Dust off Turkish classics

Published 13.11.2014 02:21
Updated 13.11.2014 08:52
Dust off Turkish classics

With a rich history and world-renowned authors, Turkish literature has made a name for itself. Cultivated with the perfect balance of tradition and innovation, Turkish novels are essential for your bookshelf

Now that winter is upon us, many simply want to stay indoors and curl up with a hot cup of tea and a good book. It can be hard picking a good book, especially now in the age where new novels are popping up every day. However, sometimes old is better, or rather, a classic is better. Reaching for a classic Turkish novel may be exactly what you need, and these classics will help you feel and understand Turkish culture in a way that nothing else can.

The concept of the novel was introduced to Turkish literature in the 19th century. By the end of the 1700s, the Ottoman Empire was experiencing economic difficulty. In order to repair the damage and save the empire, reforms were put into place – known as the "Tanzimat Reforms." Along with the reforms made for the economic and political institutions of the Ottoman Empire, reforms were also to be made in literature. During the Tanzimat Reform era, Western influence was at its peek, especially influence from France. The first novel in the history of Turkish literature was a Turkish translation of the French author Fenelon's "Télémaque" in 1859. After the Télémaque was translated, the novel became a popular staple in Turkish literature.

The first realistic novel in Turkish history and a window into the era in which it was written is Recaizade Mahmut Ekrem's "Araba Sevdası" (Love of horse carriages). The novel serves as a foundation for the Turkish novel. The story itself takes place during the Tanzimat Reforms, and Ekrem takes an ordinary love story and uses it to fulfill his critique of false Westernization. The story comes to life with a mock hero who dresses and talks like a Westerner, but does not know of the scientific discoveries and innovations of the West.

One of the most famous and memorable authors in Turkish literature is Sabahattin Ali. His book "Kürk Mantolu Madonna" (The Madonna in the Fur Coat) is a classic that anyone will enjoy. The novel is the diary of a man who is now on his deathbed looking back on his life. The narrator talks about his friendship with a man named Raif Efendi and proceeds to read his diary entry about a memory illustrating the only time he actually felt alive. Filled with love and heartache, this novel is a must read for any time of the year.

Many writers were inspired during the War of Independence (Kurtuluş Savaşı) in Anatolia. The war itself created a space for a new type of history to be written about, which is what Halide Edip Adıvar did. In her novel "Ateşten Gömlek" (The Daughter of Smyrna), she writes about the story of a woman who works to liberate her country and the two men that love her. The story is similar to Adıvar's own attempts to save her country. The novel is an extraordinary representation of the time period in which it was written that will surely give you goose bumps.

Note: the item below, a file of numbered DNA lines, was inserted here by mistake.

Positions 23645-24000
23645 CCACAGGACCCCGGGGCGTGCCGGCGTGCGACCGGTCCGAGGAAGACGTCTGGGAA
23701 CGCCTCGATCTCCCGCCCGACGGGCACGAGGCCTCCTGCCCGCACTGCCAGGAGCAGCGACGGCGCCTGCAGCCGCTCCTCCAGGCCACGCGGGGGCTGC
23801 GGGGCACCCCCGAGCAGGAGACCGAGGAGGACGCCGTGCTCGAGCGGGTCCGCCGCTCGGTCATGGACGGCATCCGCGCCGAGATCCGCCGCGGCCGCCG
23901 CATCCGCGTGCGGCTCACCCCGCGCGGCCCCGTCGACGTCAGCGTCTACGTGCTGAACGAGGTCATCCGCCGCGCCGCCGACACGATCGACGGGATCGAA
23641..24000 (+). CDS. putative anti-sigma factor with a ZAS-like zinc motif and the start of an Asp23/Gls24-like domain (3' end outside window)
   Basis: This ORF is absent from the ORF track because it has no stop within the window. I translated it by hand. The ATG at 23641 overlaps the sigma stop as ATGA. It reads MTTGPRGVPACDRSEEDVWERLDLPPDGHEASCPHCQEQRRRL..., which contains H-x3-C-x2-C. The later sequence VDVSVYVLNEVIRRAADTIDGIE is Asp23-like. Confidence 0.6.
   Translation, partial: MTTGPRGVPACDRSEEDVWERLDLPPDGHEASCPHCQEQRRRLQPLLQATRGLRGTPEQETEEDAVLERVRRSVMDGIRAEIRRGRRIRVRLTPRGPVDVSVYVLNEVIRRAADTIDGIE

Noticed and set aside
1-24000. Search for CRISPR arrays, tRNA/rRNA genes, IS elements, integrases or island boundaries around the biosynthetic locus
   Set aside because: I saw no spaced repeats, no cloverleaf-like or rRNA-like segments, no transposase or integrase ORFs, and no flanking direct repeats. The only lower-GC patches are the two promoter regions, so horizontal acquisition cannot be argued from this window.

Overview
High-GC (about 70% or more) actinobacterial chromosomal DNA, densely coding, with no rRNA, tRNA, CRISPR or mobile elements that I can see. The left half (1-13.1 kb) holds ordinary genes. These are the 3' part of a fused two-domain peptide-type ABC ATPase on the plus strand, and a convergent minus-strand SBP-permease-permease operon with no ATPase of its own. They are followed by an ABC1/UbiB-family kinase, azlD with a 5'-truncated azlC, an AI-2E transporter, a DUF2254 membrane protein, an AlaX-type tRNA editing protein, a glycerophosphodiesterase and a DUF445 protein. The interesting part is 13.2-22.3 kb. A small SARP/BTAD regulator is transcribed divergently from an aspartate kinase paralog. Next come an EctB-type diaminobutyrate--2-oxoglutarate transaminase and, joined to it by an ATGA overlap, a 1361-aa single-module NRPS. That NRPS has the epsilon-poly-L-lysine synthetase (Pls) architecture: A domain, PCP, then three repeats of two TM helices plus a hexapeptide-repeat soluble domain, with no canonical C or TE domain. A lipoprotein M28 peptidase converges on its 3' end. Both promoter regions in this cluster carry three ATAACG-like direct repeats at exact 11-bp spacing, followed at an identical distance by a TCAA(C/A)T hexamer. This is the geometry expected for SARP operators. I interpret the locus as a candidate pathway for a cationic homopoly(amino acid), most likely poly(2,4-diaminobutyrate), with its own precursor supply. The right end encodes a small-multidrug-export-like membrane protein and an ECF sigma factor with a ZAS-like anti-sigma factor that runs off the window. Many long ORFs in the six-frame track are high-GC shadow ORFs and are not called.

One of the more modern writers of our time is world-renowned Nobel winner Orhan Pamuk. Although considered a modern writer, Pamuk's works can also be considered as classics. One of his most famous classics is "Kar" (Snow). In this novel, Pamuk reflects on the political and cultural tension of modern Turkey. The novel inspires deep sympathy for the characters while infusing humor and mysticism into the story's content. The main character of the novel is a man named Ka who returns to Turkey after being in exile in Germany for 12 years. The main portion of the book focuses on the reason behind a series of suicides committed by young girls in the eastern city of Kars.

"Masumiyet Müzesi" (The Museum of Innocence) is another one of Pamuk's timeless novels. The novel embodies modern themes in Turkish culture such as friendship, family, happiness, loneliness, newspapers and television. The story centers on a love story between a young gentleman named Kemal and his distant relative, a beautiful young girl named Füsun. Their love story is a bittersweet adventure that must be kept secret due to their circumstances. The novel is a truly heart warming description of the love between two people and how it lasts forever. Orhan Pamuk's novel also contains a ticket to the actual Museum of Innocence located in Çukurcuma, Istanbul where the story takes place. The museum is an exact replica of the museum described in the book. You can head over there after reading the book in order to get a better feel of the history of the two lovers.

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